EMEA Morning Briefing: Stocks Poised to Rise as Rate Views Continue to Be Readjusted
Services PMI data for eurozone, Germany, France, Italy and UK; EU PPI; Germany foreign trade; France industrial production index; Italy GDP; UK official reserves; trading updates from Deutsche Bank, BBVA, RWE, Rightmove, Pearson, Evraz, Babcock International
Shares in Europe are poised to extend their rise on Friday. In Asia, stock benchmarks were mixed; Treasury yields mostly fell; the dollar was softer; while oil dropped and gold gained.
European stocks could continue climbing on Friday, as expectations for rates shift after Atlanta Fed President Raphael Bostic said he still very firmly supports raising interest rates in quarter-point increments.
Mr. Bostic said he is firmly in the camp that supports quarter-of-a-percentage-point interest rate hikes, though there is a case that could be made that the Fed will have to go higher than 5%-5.25% with its policy rate.
He also reportedly said the central bank could be in a position to pause its rate hikes sometime this summer.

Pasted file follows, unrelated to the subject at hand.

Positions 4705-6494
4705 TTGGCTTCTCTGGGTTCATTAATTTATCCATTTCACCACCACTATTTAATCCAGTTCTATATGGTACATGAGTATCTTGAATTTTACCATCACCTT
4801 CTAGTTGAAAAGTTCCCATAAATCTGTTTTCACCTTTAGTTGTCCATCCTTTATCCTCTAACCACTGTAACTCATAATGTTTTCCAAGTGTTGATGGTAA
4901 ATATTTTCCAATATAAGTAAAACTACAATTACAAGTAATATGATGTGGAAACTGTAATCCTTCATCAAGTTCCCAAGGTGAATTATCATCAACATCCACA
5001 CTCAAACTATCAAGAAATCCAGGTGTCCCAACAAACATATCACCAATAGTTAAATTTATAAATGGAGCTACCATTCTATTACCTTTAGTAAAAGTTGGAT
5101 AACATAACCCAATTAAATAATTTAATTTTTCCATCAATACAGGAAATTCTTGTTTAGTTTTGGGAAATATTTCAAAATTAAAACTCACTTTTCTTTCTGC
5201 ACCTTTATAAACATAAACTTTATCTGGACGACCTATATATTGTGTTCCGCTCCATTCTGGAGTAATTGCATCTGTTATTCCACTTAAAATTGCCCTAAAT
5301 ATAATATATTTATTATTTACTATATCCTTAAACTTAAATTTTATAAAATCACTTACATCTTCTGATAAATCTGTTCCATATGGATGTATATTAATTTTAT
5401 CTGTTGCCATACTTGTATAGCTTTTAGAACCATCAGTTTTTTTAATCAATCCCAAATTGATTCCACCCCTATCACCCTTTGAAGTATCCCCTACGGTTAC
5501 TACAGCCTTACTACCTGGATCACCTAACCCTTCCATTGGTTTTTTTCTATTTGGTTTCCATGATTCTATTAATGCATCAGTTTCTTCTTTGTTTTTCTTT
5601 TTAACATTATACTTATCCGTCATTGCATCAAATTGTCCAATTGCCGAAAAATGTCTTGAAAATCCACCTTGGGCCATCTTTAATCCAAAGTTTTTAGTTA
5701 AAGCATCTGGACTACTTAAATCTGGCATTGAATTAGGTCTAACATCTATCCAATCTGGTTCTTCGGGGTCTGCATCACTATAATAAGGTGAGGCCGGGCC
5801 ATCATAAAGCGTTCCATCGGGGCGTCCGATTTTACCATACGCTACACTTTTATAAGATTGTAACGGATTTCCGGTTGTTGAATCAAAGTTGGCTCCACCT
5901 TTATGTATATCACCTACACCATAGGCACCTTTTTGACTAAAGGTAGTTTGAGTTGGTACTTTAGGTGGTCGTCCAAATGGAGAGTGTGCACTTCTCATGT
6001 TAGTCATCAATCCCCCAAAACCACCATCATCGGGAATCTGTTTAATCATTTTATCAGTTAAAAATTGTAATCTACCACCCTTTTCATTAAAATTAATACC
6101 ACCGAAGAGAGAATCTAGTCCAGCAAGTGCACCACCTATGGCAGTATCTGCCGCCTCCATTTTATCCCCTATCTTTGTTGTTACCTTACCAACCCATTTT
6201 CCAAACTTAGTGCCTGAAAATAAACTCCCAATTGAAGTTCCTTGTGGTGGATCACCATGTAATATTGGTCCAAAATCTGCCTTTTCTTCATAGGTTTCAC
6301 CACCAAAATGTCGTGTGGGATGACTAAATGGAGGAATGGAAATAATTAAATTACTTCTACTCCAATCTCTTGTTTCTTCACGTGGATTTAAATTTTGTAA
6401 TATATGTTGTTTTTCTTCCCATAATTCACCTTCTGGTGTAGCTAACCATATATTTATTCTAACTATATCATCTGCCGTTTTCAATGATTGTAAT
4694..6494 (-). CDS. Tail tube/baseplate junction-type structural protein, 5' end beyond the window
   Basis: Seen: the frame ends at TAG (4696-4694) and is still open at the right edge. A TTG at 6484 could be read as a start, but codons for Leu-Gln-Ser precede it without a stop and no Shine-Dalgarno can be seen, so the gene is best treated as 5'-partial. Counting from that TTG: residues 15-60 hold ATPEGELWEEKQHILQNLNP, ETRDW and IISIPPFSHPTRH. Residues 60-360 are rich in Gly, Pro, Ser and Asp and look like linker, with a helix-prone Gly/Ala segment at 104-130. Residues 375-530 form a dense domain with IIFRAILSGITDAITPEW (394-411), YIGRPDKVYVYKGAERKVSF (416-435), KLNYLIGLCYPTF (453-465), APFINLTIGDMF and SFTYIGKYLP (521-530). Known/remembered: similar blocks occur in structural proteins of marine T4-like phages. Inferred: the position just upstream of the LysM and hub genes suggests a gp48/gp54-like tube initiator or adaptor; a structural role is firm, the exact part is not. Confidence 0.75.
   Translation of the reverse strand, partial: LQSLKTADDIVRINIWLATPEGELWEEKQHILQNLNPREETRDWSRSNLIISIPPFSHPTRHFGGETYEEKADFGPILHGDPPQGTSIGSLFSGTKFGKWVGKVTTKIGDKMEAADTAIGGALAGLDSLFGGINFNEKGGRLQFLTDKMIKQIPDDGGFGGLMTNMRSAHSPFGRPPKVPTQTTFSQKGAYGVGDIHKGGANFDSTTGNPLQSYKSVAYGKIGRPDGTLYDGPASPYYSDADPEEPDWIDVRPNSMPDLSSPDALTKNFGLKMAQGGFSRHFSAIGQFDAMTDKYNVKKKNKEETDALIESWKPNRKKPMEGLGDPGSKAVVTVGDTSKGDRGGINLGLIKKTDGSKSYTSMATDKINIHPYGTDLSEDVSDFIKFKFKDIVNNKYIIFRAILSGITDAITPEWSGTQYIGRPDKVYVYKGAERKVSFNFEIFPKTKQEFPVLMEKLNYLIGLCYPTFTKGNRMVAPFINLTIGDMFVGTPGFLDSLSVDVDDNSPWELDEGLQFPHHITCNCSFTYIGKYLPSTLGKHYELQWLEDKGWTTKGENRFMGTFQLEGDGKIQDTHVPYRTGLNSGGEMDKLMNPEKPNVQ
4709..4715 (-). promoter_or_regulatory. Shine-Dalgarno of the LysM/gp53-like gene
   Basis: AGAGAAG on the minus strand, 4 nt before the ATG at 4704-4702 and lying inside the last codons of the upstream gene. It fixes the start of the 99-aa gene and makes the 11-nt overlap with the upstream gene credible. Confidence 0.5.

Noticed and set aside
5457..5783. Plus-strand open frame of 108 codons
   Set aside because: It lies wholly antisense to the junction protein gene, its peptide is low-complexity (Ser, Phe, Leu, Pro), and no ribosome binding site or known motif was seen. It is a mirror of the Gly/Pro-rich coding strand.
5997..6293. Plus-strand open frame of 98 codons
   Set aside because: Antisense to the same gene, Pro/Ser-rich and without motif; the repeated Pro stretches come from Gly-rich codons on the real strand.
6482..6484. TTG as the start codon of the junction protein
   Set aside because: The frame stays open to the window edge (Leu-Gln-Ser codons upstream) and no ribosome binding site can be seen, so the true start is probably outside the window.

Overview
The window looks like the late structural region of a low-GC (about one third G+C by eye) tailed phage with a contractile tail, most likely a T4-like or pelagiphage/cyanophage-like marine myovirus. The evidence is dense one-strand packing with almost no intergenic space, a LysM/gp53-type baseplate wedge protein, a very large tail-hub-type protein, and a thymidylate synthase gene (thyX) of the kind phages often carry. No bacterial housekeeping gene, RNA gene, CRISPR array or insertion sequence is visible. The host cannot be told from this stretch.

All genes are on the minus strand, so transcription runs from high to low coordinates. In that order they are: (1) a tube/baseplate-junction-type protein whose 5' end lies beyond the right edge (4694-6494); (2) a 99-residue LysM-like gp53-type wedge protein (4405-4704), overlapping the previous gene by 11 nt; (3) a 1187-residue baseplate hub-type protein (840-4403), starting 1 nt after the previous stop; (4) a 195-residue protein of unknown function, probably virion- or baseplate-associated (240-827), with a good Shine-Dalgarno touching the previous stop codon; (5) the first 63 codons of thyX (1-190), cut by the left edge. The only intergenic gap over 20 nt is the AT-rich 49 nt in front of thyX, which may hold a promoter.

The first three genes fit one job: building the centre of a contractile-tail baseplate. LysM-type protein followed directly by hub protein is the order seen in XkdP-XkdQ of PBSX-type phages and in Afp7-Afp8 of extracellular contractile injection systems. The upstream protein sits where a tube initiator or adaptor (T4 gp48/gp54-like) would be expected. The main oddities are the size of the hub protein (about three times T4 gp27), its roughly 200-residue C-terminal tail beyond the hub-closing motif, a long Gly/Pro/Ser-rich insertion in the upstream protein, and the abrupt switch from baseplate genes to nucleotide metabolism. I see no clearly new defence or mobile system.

Many investors say they are remaining cautious on stocks in the near term, given how much market sentiment has shifted based on the strength of economic data from month to month.
Stocks still look vulnerable to further declines, said AXS Investments, adding that it would be keeping a close eye on the release of consumer-price index data later in the month.
The dollar lost ground in Asia amid improving risk appetite spurred by gains in most regional equity markets.
China's National People's Congress begins this weekend, and it should offer more evidence of growth-supportive measures, said SPI Asset Management.
It added that while higher-for-longer U.S. interest-rate dynamics will probably prevent a full-on revival of January's bullish yuan movements, some China proxy trades might be worth adding where the Australian dollar could be a prime beneficiary.
The dollar had been stronger earlier, following data showing a decrease in U.S. applications for unemployment benefits that suggests continued tightness in the labor market.
The data is the latest showing an economy that is continuing to chug along, despite the rapid pace of rate increases by the Fed over the last year, and adds to worries the central bank will continue raising rates.